After that I did run more, but never got into the local road racing scene down there, which is something that I regret.

So the summer of '78 wasn't a great running summer and that winter while I kept running a little every week, it wasn't all that much.

I kept running most of that fall and into the winter, but I met young lady who was living up in Worcester and I was spending time trying to get to know her a lot better, so running became less important to me. Things didn't work out between us and I used running to help move past what had happened.

1-1-79 RoadRace Clipping

I did run my first 5K road race in Falmouth on January 1, 1979, as a New Year's resolution that I was going to run more and do some road racing, lose a the weight I had gained. Unfortunately, the race was an utter fiasco, I wrote about it here. I was hung over, out of shape, overdressed, almost didn't finish and finished last.

However my first enlistment was up in June and Rick, Bobby and I were gonna get out of Coast Guard. All three of us had out short-timers chains/calendars and we had made plans to go hiking up in the White Mountains with another guy - Kim.

So I was working out and running was a big part of the preparation for this hiking adventure, that whole spring.

It ended up that Bobby and I re-enlisted at the last minute, the job market was not too great at that time for me (no degree), so when the detailer offered me a sweet new duty station in St. Ignace, Michigan and a nice re-enlistment bonus - I took it.

We did the hike, but didn't do as much as we had planned and cut the hike short.

I left Cape Cod that May and took 45 days leave from the military, got tanned, did some haying for a local farmer and became a beach bum,

Gramp, Mikey and me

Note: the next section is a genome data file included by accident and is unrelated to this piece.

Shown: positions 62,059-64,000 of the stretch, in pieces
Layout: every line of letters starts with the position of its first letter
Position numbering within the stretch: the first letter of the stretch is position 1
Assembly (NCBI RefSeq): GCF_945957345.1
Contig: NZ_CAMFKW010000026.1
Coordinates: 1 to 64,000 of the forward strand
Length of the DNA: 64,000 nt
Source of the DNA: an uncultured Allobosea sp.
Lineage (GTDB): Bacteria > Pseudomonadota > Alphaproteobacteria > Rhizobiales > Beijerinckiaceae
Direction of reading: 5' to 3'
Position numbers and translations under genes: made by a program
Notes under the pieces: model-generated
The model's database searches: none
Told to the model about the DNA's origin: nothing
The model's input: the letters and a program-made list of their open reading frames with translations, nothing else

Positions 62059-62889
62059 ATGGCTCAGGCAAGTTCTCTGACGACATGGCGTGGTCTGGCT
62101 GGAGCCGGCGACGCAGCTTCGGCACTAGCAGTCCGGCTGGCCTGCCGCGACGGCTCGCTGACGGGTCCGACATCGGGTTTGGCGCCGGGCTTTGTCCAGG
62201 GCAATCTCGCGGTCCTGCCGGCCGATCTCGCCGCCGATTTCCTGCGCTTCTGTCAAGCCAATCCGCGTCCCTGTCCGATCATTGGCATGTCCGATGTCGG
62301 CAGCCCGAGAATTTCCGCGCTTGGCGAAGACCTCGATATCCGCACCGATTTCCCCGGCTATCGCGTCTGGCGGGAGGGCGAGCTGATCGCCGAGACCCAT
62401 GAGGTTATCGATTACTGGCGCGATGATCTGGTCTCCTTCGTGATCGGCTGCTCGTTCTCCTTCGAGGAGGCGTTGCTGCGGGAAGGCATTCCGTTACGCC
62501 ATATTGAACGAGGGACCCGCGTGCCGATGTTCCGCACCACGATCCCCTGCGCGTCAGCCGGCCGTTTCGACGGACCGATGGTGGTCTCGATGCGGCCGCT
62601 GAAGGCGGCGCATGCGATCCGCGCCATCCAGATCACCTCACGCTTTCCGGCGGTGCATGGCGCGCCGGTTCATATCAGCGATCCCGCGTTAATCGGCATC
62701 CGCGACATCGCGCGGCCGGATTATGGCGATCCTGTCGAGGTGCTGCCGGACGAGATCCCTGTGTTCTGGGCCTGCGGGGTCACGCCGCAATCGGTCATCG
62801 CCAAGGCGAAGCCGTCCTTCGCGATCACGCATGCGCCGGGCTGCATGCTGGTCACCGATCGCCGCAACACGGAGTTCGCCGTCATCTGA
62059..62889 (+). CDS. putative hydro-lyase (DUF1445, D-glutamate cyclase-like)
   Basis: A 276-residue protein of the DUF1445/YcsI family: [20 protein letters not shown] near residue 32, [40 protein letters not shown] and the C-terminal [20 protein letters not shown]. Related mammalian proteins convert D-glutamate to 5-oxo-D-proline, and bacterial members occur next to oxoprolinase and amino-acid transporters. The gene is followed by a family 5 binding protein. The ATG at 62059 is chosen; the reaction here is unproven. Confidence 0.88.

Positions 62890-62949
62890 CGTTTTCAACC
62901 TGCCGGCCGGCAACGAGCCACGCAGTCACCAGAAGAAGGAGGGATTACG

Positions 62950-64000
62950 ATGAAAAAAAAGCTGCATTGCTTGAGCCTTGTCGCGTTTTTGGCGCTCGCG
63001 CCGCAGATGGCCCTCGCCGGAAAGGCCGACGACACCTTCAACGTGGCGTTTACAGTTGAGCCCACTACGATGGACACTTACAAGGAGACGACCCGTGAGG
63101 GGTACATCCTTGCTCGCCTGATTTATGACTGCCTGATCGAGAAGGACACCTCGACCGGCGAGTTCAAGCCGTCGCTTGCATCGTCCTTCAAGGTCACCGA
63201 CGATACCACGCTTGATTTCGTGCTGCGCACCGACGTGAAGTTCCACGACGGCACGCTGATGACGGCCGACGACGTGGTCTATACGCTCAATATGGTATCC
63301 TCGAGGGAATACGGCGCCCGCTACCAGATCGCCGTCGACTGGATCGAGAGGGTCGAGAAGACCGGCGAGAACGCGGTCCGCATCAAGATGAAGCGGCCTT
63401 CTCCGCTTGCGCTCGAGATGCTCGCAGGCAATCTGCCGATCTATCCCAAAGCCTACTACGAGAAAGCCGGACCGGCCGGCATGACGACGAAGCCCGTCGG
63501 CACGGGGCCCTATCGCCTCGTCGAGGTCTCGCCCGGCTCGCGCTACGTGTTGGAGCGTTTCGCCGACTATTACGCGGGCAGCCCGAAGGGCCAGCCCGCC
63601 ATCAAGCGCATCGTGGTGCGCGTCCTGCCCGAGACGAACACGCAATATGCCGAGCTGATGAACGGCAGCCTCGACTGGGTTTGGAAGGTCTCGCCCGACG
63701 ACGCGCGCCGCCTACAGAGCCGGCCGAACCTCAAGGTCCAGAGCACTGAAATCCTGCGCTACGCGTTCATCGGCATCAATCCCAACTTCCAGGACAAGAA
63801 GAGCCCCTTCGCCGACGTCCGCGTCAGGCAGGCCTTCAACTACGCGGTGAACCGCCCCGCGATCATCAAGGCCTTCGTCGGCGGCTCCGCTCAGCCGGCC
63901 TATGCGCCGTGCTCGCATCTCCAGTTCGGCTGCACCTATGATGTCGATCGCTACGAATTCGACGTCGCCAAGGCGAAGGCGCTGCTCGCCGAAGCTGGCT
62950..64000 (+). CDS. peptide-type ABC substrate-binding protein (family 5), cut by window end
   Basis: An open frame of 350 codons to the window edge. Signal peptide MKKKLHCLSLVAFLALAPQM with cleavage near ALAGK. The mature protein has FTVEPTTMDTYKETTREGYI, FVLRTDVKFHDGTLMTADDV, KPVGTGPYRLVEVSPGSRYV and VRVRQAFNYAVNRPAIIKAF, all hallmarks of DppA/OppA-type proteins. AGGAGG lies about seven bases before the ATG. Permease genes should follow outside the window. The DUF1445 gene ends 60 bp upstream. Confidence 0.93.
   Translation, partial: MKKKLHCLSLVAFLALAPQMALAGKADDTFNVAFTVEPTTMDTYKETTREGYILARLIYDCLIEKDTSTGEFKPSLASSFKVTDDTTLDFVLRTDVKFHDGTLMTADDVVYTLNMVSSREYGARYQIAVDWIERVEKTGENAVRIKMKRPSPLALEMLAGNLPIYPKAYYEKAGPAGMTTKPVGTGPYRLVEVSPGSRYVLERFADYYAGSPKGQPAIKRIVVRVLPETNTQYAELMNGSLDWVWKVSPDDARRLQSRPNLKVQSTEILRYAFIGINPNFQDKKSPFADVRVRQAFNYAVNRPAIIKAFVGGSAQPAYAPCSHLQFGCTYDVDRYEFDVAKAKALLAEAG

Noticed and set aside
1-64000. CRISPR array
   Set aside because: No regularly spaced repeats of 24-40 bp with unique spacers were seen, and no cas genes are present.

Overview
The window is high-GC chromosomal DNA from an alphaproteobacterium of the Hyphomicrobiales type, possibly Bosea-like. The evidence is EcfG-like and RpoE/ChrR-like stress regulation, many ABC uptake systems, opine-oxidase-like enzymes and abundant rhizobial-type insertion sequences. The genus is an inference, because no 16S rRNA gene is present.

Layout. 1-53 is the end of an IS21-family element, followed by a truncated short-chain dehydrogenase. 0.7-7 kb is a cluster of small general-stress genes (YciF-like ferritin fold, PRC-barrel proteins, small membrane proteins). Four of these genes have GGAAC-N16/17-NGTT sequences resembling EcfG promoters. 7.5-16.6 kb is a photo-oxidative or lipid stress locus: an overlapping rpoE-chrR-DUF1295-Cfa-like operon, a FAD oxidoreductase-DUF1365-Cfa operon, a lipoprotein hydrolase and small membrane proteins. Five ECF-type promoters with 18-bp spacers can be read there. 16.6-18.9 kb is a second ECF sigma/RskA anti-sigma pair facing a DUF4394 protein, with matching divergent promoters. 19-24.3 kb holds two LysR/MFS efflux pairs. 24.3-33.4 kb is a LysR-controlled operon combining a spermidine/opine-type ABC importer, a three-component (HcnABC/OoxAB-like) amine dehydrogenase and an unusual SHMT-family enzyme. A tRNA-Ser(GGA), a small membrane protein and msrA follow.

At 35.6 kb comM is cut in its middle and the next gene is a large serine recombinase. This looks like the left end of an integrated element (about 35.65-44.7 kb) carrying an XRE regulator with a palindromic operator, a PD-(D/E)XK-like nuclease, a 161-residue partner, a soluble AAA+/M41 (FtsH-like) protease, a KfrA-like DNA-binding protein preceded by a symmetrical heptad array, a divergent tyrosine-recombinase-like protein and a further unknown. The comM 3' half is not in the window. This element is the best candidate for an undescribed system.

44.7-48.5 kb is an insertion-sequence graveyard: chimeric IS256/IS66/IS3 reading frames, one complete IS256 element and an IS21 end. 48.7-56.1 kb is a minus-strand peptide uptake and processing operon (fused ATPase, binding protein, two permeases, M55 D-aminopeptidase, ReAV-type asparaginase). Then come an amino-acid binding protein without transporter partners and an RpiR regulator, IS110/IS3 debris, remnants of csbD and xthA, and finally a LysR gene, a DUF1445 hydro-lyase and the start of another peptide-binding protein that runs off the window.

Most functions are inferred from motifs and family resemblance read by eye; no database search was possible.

Gramp, Mikey and me

I also fell in love , she wouldn't come with me and I drove off into the sunset for Michigan. Listening to Meatloaf's - Bat Out of Hell cassette tape in my Brandy Spanky New Subaru Brat.

Tuesday, April 26, 2016

Well It Had To Happen - RunLog 4-26-16

This post was written for and first appeared on One Foot In Reality.

What happened?

For the first time in 2016, I ran in a pair of running shoes that were not Pearl Izumi!

Shocker of shocks!!!

What happened, well after my last couple of races that I ran - I wanted see how I felt running in a pair of racing flats. Unfortunately, I don't really have what I would call racing flats in my Pearl Izumi rotation and the only pair of flats that I still have are my Asics Hyperspeed 6's that I had out in the back of the garage.


So I took them out for a pretty easy run, with no expectations on what to expect.

We started out pretty slowly and the thing that surprised me more than anything was how easy it was to maintain to just run, although my stride was slightly different than in the Pearl's. I could feel a little more strain on the hammies and achilles, not bad, but still there.


Lots of Bennie stops and stuff, but the pace was easy to maintain. Then when we had a couple of cars go by, it was easy to pick up the pace. Then going up the last rise, I didn't even push and we got the 3rd fastest time going up there??? On the way back, I pushed up to about 90% for that last segment and got the the fastest time I have run the segment.

Yes That is Snow


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1975 - 1977 Running While On the SPAR

Since I have returned to One Foot In Reality, I have decided to clean-up and re-publish this series, there were a few rough spots, things left out and I thought it would be nice to share this old fart's story of running over the years on #Throwback Thursdays.

There will not be as many photographs, yeah it was the way it was back then. Yeah, this story and its other chapters tell the story of the 40 plus years it took to make me into the runner I am now.

No I am not an élite runner and truthfully, I haven't run in all that many races considering how long I have been a runner. I have mostly just run. 

To make things more simple I have broken these posts into where I have lived and run. Some places will have their own posts, others will be combined sometimes I will even break out a particularly important event in my running into its own post.

This post will be about the years:

1975 to 1977 on board the UCGC SPAR & ACACIA & MESQUITE and back to the SPAR, but all them were homeported in South Portland, Maine during my time aboard them. It was part of the 180 FRAM project and we got stuck with all the swaps or should I say cross decking. The SPAR is now an artificial reef and all I have left are the memories of her.